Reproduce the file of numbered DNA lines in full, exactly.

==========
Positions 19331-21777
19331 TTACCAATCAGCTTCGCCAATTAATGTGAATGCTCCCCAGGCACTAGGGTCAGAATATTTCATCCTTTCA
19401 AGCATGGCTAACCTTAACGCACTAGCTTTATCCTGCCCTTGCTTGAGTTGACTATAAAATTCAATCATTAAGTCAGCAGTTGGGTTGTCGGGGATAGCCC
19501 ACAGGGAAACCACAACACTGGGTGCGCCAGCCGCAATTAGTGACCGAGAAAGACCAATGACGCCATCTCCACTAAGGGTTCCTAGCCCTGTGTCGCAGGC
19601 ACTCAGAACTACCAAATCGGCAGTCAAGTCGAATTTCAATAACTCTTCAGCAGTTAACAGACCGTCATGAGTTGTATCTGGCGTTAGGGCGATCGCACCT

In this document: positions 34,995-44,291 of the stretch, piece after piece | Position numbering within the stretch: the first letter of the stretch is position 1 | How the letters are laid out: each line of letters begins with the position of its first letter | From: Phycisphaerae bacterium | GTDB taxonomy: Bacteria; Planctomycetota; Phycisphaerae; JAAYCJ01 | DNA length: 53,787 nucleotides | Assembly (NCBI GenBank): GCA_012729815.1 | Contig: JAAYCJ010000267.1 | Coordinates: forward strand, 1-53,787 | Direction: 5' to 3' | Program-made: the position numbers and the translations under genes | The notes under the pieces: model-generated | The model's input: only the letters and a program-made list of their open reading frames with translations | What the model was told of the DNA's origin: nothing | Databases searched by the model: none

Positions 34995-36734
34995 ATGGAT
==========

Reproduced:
Positions 19331-21777
19331 TTACCAATCAGCTTCGCCAATTAATGTGAATGCTCCCCAGGCACTAGGGTCAGAATATTTCATCCTTTCA
19401 AGCATGGCTAACCTTAACGCACTAGCTTTATCCTGCCCTTGCTTGAGTTGACTATAAAATTCAATCATTAAGTCAGCAGTTGGGTTGTCGGGGATAGCCC
19501 ACAGGGAAACCACAACACTGGGTGCGCCAGCCGCAATTAGTGACCGAGAAAGACCAATGACGCCATCTCCACTAAGGGTTCCTAGCCCTGTGTCGCAGGC
19601 ACTCAGAACTACCAAATCGGCAGTCAAGTCGAATTTCAATAACTCTTCAGCAGTTAACAGACCGTCATGAGTTGTATCTGGCGTTAGGGCGATCGCACCT

In this document: positions 34,995-44,291 of the stretch, piece after piece | Position numbering within the stretch: the first letter of the stretch is position 1 | How the letters are laid out: each line of letters begins with the position of its first letter | From: Phycisphaerae bacterium | GTDB taxonomy: Bacteria; Planctomycetota; Phycisphaerae; JAAYCJ01 | DNA length: 53,787 nucleotides | Assembly (NCBI GenBank): GCA_012729815.1 | Contig: JAAYCJ010000267.1 | Coordinates: forward strand, 1-53,787 | Direction: 5' to 3' | Program-made: the position numbers and the translations under genes | The notes under the pieces: model-generated | The model's input: only the letters and a program-made list of their open reading frames with translations | What the model was told of the DNA's origin: nothing | Databases searched by the model: none

Positions 34995-36734
34995 ATGGAT